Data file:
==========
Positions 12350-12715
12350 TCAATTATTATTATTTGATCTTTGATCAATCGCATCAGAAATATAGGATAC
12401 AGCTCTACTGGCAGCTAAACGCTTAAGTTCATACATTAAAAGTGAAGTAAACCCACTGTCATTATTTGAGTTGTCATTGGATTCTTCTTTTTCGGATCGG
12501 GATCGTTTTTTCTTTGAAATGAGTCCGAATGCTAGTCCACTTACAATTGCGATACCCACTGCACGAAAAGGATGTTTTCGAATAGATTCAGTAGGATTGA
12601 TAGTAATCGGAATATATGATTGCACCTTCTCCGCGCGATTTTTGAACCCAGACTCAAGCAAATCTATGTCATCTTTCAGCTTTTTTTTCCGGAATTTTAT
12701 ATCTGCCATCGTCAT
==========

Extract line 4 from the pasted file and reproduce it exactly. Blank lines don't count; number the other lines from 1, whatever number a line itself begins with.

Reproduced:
12501 GATCGTTTTTTCTTTGAAATGAGTCCGAATGCTAGTCCACTTACAATTGCGATACCCACTGCACGAAAAGGATGTTTTCGAATAGATTCAGTAGGATTGA